I hustled into the downtown Starbucks and hunkered down in a plush leather seat in the corner – between two windows, back to the wall, an abundance of space between me and the nearest customers. For all these reasons, and because of superstition based on past performances, this was my lucky writing chair – and today I was going to need all the luck I could get.
It had been one of those weeks when the writing came anything but easily. I was working on a book project about my community service road trip, and right now that means writing about my visit to New Orleans. Normally New Orleans is a pleasant enough direction to let my mind wander, but now I’m struggling to shape all the good times into a coherent series of chapters, built on interviews only partly transcribed and facts only partly gathered.
Given that problem, it was understandable that my Thursday off-campus was not going to yield the explosion of memorable prose I’d been praying for this week. Instead, a review of what I’d written revealed that my entire plan for New Orleans was wrong – what I thought was one chapter needed to be two. Worse, one reason it needed to split in two was that one of the agencies merited more research, including more interviews that, of course, I’d then have to transcribe. An hour into my would-be writing session, I accepted this. I sent an email to one agency – the New Orleans Musicians Clinic – asking for things as large as setting up an interview and as small as the architectural style of the agency’s offices.
So fine. At leaset now I could move on to my half-chapter about Common Ground Relief, set up in the Lower Ninth Ward so severely flooded by Hurricane Katrina. A description of the environmentally correct – and festively colorful – homes built by Brad Pitt’s Make It Right Foundation should be easy enough to turn around. Only a quick bit of on-line research quickly revealed a New Republic article about criticism of Pitt’s noble effort. (Sigh.) The clock told me I was running out of time. My writing self would have to rush to my 3 p.m. Thursday volunteer gig without the satisfaction of closure.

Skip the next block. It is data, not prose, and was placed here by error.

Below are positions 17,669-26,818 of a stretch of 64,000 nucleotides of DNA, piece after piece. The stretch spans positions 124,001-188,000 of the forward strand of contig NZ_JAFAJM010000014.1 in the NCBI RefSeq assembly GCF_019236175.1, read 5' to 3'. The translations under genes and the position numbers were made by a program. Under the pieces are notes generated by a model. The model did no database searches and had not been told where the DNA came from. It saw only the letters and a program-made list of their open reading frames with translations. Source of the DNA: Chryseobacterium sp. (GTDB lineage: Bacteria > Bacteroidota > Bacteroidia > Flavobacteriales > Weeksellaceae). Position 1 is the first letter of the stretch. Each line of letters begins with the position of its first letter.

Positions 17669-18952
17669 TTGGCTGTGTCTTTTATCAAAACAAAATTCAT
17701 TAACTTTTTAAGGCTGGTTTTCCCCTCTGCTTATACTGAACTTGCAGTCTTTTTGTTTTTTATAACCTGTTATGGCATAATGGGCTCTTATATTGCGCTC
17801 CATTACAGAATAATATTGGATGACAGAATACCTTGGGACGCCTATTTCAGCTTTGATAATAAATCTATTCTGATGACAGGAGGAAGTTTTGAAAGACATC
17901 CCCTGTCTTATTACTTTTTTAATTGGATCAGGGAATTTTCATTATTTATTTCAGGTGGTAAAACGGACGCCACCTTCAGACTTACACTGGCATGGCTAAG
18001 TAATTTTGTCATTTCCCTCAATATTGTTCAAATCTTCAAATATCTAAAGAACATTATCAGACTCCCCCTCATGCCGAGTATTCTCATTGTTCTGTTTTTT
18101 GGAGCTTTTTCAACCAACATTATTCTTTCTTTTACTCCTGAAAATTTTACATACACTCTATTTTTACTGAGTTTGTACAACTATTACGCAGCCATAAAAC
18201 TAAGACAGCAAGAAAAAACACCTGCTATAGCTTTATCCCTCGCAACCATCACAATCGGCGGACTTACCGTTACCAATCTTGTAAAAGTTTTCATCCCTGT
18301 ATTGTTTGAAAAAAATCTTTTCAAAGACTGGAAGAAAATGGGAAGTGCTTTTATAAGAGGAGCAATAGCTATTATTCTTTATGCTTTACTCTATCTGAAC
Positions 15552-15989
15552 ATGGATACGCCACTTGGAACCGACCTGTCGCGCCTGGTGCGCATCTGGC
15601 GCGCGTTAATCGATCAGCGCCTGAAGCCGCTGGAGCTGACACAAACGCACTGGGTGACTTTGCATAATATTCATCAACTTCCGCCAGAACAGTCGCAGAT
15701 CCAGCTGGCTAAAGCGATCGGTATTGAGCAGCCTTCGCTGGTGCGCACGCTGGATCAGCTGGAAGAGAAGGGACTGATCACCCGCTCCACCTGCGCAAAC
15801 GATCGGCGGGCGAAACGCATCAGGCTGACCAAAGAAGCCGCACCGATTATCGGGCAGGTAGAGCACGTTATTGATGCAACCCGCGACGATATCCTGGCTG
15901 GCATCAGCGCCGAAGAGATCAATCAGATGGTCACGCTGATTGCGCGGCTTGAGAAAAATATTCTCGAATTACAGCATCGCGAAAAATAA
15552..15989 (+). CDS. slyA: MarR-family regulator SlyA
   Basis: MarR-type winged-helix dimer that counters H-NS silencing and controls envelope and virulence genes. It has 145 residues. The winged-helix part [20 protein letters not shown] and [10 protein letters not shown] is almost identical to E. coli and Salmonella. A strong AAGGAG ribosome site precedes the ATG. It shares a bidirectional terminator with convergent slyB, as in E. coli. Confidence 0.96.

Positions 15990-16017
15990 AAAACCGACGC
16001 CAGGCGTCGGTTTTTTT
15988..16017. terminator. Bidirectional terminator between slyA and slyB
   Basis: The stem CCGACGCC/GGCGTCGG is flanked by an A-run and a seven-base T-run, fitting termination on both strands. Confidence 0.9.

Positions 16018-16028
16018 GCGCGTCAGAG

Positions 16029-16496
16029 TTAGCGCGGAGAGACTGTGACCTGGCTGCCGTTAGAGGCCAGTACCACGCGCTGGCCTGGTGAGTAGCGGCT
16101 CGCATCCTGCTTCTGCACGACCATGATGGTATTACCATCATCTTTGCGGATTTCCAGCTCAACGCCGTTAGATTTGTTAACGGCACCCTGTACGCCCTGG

At least I could take a break from the writing.
Again, I was wrong. When I walked into the basement classroom of African Community Education, it wasn’t long before I was pulled – with gratitude – from a student’s high school algebra assignment to two people working on my writing –which, until my ill-fated trip to Starbucks, I considered my forte. In a new twist, I was tutoring two students at the same time, about two very different assignments. The young writers sat opposite me; I moved back and forth between them, feeling like the pedagogical version of a bartender. (“Ma’am, can I freshen that essay for you?”) The multi-tasking reminded me of my earlier frustration at the coffee shop; what could possibly come of all this hopping back and forth.
Only I felt more locked in to their respective missions than my own. Maybe it was the knowledge of what these students – African refugees who endured difficult transitions to America after even harder lives in conflict-ridden homes abroad – had gone through just to be here today, gamely seeking to climb another rung in a ladder I’d never even had to negotiate. Or maybe it was my thwarted desire to complete my own chapter earlier. I was urgently concerned that someone finish something today – and, given what was at stake, I’d rather it be them. I felt we were nearing the goal – only then the girl, a senior from the Central Republic of Africa, threw me for a loop. She was two paragraphs from completing – only now she was doubting the validity of her assertion two paragraphs earlier. She shared with me her new insight, and I had to agree, but I feared for her, just the same – this was looking to be her version of my Brad Pitt boondoggle. I wanted to spare her – who only began learning English four years ago – my rhetorical lostness.
But listening to her, I had to agree she was right – and I could only cheer her on as she erased half of the second paragraph and rewrote it in her careful pencil, a handwriting I could never duplicate at any age. She moved on from there, consulting me on every sentence, but every idea her own. She finished only a half hour after her male counterpart, who only had to write one paragraph. That left time for her to tell me about her home country, her schooling, and her plans for community college. She and walked out at the same time, hung with the kids waiting out front for their rides home after a long day of schooling.
My earlier frustration seemed to have dissolved into the cool misty night air. Sure, my work will be harder to complete – and yet my professional path is so much easier than the series of obstacles these kids have hurdled. One possible conclusion of such volunteer moments is the familiar one we may experience when we look in a bathroom mirror and say, “Hey, stop yer whining.’”
But that has a negative spin, as if I’m supposed to pity the lot of these kids compared to my own. It doesn’t ring true to what I really felt – inspiration. How, after all, could we not be inspired by a group of motivated immigrant kids, earnestly writing their way sentence by sentence into a new language in a new country? The next time I struggle to push through to the end of a chapter, I’ll remind myself of these young writers – making their own luck, regardless of the chair life gives them.